(WASHINGTON) — Seatbelt use in the U.S. has reached an all time high, according to a new report released by the National Highway Traffic Safety Administration, or NHTSA.
Through an annual survey, the organization found that 86 percent of Americans use a seat belt when driving a car, a 2 percent increase over the previous year. Researchers also found that seat belt use has been on a consistent incline since 1994, which corresponds with a steady decrease in unrestrained vehicle passenger fatalities in the daytime.
“When it comes to driving safely, one of the most effective ways to protect yourself and your family is to use a seat belt,” said Transportation Secretary Ray LaHood.
Officials attribute the trend to the passage of primary seat belt laws in certain states, where authorities can issue tickets solely based on those not wearing a seat belt. A total of 32 states and the District of Columbia have passed primary laws requiring seat belt use.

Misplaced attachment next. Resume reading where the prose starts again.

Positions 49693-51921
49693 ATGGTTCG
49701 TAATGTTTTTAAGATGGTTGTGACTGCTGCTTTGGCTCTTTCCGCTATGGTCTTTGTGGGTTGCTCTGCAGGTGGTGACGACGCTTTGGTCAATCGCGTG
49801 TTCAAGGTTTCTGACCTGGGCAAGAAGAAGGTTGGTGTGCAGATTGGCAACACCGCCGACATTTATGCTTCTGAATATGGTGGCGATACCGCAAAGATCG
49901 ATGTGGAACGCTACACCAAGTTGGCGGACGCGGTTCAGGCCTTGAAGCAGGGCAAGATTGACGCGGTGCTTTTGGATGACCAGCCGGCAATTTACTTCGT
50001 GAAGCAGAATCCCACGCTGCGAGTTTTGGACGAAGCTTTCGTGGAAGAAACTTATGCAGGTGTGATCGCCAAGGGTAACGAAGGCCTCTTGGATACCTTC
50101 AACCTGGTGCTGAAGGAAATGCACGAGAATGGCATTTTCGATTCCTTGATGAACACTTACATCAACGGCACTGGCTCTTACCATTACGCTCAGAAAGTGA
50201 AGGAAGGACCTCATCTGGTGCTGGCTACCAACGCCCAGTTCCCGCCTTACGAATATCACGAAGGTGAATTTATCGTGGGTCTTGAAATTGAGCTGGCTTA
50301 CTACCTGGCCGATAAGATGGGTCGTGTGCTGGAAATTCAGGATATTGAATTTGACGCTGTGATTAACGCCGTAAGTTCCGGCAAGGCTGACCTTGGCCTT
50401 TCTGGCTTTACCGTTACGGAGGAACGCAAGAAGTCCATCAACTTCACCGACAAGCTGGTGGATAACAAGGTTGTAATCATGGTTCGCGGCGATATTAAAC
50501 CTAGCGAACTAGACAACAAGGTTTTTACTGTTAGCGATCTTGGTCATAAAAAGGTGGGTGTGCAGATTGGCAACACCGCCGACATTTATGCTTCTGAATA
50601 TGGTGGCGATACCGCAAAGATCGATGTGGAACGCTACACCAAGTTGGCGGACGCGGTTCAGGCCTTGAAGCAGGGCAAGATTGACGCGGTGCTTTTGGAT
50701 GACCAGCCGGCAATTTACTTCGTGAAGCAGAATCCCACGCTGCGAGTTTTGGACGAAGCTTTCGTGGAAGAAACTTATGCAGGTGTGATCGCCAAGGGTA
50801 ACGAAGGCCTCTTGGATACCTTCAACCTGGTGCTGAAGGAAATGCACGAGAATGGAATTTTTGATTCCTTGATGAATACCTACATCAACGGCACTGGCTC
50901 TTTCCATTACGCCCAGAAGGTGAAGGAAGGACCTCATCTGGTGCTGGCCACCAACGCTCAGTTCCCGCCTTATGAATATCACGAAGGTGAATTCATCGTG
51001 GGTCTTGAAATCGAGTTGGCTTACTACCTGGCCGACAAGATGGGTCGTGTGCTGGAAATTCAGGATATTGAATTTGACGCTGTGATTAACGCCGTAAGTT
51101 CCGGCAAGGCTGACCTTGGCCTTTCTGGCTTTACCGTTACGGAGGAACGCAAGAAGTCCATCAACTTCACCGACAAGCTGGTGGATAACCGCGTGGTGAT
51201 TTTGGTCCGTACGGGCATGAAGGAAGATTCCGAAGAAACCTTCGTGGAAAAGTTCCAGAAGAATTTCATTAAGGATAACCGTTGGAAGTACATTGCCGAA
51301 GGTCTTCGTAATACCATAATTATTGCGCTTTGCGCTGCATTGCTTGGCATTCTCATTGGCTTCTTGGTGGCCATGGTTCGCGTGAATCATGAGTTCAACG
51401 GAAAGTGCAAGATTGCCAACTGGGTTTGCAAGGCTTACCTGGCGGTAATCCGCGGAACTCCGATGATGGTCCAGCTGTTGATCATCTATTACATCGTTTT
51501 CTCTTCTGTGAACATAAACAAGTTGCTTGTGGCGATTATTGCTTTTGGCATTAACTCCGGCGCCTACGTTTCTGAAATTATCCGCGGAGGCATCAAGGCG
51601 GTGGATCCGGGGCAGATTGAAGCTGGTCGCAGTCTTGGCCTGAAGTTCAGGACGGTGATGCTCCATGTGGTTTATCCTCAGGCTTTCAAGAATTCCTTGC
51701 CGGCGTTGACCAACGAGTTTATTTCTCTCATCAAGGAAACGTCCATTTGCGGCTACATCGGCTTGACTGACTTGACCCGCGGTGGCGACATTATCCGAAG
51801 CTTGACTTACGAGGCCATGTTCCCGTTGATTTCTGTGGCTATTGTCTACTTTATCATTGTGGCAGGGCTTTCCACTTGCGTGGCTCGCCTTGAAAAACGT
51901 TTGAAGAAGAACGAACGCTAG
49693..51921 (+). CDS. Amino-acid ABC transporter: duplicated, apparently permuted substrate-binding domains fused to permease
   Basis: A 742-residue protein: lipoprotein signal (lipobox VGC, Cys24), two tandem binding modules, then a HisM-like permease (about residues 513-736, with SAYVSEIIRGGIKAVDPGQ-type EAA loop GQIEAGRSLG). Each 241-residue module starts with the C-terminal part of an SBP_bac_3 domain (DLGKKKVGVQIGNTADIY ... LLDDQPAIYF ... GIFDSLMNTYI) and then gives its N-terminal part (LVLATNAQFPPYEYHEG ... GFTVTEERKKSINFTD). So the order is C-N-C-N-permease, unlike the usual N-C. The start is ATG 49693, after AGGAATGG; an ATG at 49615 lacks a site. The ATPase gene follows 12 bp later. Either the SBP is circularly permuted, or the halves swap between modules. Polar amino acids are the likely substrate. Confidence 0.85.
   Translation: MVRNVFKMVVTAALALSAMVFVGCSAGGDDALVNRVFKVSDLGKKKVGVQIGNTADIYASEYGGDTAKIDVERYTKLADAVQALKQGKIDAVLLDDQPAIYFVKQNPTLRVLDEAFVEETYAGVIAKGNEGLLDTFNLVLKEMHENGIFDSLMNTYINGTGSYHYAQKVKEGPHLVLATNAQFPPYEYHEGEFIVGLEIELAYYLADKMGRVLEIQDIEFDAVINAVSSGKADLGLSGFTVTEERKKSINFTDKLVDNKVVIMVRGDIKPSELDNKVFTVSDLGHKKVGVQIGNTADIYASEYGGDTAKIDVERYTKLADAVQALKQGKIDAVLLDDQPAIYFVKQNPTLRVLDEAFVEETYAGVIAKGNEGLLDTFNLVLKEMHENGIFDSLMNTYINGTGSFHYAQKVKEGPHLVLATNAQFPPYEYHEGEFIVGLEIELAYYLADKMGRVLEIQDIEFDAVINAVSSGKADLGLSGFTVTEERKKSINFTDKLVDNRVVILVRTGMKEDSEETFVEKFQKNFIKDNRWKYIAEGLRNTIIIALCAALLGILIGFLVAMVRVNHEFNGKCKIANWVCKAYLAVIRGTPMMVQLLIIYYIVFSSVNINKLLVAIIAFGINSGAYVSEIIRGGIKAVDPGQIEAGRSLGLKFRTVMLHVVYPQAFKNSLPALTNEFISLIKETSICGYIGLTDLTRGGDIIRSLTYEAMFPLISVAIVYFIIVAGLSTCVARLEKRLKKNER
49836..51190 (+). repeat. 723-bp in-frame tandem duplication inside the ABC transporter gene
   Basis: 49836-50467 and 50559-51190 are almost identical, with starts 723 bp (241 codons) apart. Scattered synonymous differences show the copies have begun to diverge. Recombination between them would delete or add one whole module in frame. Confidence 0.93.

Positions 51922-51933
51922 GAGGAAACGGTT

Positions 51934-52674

There have also been rising efforts in seat belt use awareness, such as the “Click It or Ticket” initiative, a national campaign dedicated to heighten awareness among young people to wear a seat belt when in the car.
“We’ve made steady gains in belt use in recent years,” said NHTSA Administrator David Strickland. “Moving forward, it will be critical to build on this success using a multi-faceted approach that combines good laws, effective enforcement, and public education and awareness.”
Copyright 2012 ABC News Radio
Ray Sanchez, CNN Newswire
Chuck Johnston, CNN Newswire